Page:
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Ballet Hispánico presents two world premieres inspired by the Spanish writer
"I'm trying to branch out the awareness of what it is to be Latino in all its fabulousness -- not just from iconic representations or stereotypes from the past," says Eduardo Vilaro, the artistic director and CEO of Ballet Hispánico. Founded in 1970, the New York-based dance school and performance troupe has always worn its culture proudly on its stylish sleeve. That identity has, of course, evolved over the decades, especially since Vilaro came on in 2009. The company's upcoming six-day spring run at the Joyce, which kicks off April 10, reflects the rich history of Latino fabulosity with a lineup that includes a pair of world premieres inspired by Spanish literary icon Federico García Lorca.
Carlos Pons Guerra's Waiting for Pepe, based on Lorca's The House of Bernarda Alba, and Gustavo Ramírez Sansano's Espíritus Gemelos, about the writer's relationship with artist Salvador Dalí, were both developed at Ballet Hispánico's Instituto Coreográfico, which was launched by Vilaro in 2010. This innovative learning laboratory provides a safe place for Latino choreographers to explore their craft and heritage while providing Ballet Hispánico with new material.
According to Vilaro, Guerra's piece reimagines Lorca's 1936 play about a matriarch who forbids her daughters to date through a "gender-bending" lens. "There's marches, there's a militaristic feel, there's desire and repression," he says. The result feels like a Pedro Almodóvar film transformed into modern dance.
Meanwhile, Sansano's Espíritus Gemelos, which translates as "twin spirits," explores the passion Lorca and Dalí shared for their respective crafts -- and each other. "The romance never came out, but it's known," says Vilaro. "The letters were put out. This is another side of who we are, LGBTQ Latinos. It opens up a new way of looking at Lorca and his work."
In Espíritus Gemelos, dancers representing Lorca and Dalí work at a far remove from one another, but are aware of what the other person is doing. It's less of a flirtation than it is a slow burn that explodes into daredevil catches and grappling that would not look out of place in a wrestling match were it less gentle. "I felt that Gustavo was the right choreographer for this idea because a few years ago he made one of the most beautiful male duets I've ever seen," says Vilaro. "It was tender yet not stereotypical. Maleness with the subtlety of intimacy as well."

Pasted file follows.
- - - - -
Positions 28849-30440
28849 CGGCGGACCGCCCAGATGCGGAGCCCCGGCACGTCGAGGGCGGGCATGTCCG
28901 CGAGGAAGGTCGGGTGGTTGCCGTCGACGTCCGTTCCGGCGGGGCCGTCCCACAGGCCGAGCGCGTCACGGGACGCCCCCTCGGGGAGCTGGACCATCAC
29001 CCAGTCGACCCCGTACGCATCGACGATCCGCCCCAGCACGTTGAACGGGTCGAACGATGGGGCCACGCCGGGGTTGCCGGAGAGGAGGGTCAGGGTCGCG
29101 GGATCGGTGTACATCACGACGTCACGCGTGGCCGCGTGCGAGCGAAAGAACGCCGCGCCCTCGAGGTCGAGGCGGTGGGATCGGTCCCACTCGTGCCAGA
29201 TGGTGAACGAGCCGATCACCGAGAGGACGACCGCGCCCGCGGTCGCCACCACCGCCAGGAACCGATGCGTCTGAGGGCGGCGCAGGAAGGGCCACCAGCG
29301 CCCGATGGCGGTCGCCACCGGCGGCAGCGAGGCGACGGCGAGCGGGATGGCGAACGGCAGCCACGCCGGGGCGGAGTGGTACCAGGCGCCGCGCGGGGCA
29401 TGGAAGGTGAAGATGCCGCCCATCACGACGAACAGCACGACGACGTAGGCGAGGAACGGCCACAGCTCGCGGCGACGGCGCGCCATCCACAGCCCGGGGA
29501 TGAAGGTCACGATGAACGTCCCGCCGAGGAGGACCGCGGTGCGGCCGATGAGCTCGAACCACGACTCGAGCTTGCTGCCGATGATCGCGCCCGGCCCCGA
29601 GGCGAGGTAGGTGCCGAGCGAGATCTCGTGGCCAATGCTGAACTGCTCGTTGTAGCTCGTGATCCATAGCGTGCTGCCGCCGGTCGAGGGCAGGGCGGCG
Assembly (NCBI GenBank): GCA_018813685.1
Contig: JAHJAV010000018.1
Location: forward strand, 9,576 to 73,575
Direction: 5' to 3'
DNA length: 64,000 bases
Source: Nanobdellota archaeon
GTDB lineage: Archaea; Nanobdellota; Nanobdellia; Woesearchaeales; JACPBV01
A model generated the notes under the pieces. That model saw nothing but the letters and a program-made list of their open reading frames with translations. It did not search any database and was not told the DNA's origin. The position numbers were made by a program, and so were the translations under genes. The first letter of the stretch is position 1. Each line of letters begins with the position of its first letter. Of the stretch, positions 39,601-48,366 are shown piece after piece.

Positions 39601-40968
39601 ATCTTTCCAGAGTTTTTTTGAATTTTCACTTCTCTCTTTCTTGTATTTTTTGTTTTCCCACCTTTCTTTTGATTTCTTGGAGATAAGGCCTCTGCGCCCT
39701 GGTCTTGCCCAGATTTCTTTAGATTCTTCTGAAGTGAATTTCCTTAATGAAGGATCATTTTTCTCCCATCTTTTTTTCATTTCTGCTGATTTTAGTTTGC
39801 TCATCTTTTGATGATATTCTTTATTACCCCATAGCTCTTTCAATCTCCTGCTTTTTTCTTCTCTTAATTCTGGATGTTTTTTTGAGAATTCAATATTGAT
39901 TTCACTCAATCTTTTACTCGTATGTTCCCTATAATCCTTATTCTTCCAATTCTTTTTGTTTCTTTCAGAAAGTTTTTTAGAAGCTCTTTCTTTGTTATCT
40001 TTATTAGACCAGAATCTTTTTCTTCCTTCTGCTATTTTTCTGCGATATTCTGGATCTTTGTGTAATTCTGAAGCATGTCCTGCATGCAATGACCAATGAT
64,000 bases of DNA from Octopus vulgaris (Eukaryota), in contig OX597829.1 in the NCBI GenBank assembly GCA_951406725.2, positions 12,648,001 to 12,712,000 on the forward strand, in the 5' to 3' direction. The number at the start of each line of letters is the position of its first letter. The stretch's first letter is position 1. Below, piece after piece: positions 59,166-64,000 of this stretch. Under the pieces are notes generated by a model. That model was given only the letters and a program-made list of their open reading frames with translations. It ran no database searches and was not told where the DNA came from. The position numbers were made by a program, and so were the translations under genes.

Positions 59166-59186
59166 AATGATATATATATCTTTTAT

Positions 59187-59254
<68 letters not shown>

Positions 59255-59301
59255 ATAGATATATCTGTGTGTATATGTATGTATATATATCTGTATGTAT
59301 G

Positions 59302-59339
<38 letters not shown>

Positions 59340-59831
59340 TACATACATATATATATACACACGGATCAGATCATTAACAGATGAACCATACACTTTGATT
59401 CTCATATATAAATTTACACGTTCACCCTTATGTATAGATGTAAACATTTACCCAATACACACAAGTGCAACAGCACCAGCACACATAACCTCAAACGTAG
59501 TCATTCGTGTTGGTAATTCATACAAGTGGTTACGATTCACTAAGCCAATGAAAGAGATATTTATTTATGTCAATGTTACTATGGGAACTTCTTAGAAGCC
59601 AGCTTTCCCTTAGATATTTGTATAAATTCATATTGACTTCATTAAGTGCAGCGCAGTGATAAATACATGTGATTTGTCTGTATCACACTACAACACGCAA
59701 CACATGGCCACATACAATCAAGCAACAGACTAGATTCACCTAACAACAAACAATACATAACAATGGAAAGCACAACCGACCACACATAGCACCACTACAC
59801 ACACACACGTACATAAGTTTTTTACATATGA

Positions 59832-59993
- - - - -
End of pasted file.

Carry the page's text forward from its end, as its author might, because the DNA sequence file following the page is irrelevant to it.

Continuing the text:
Also on Ballet Hispánico's Joyce lineup are Annabelle Lopez Ochoa's Línea Recta from 2016 and Michelle Manzanales' Con Brazos Abiertos from last year. The latter is an identity mambo featuring an American woman at odds with her Mexican heritage. It juxtaposes traditional mariachi marches with high-flying contemporary dance to illustrate the friction between first-generation immigrants and their assimilated relatives.
Línea Recta features a coterie of scorpion-like women ruling over a pack of men with flamenco steps and long dresses that they whip around the stage. "Annabelle shows that flamenco can be contemporary and the women can be strong," says Vilaro. "She has the men come and do this very cute partnering together and they fall apart. Then the women come back in and bring the strength. I love that and people get it." (Indeed, when I saw the piece last year, a woman sitting next to me whispered to her mother, "That's grandma all the way.")
"Annabelle saw it recently and she was crying and I was like, 'Oh my god, what did we do wrong?!'" recalls Vilaro. "And she said, 'It's perfect. It's theirs now. It's not mine anymore.' When a choreographer says that, I mean, this is the first time it's ever happened in my life! And I was like, wow. It's because we've been taking care."
It's that level of commitment and meticulousness that allows Ballet Hispánico to celebrate the diverse Latino community in all of its nuances.
Top image: Linea Recta by Ballet Hispánico. Photo by Paula Lobo.
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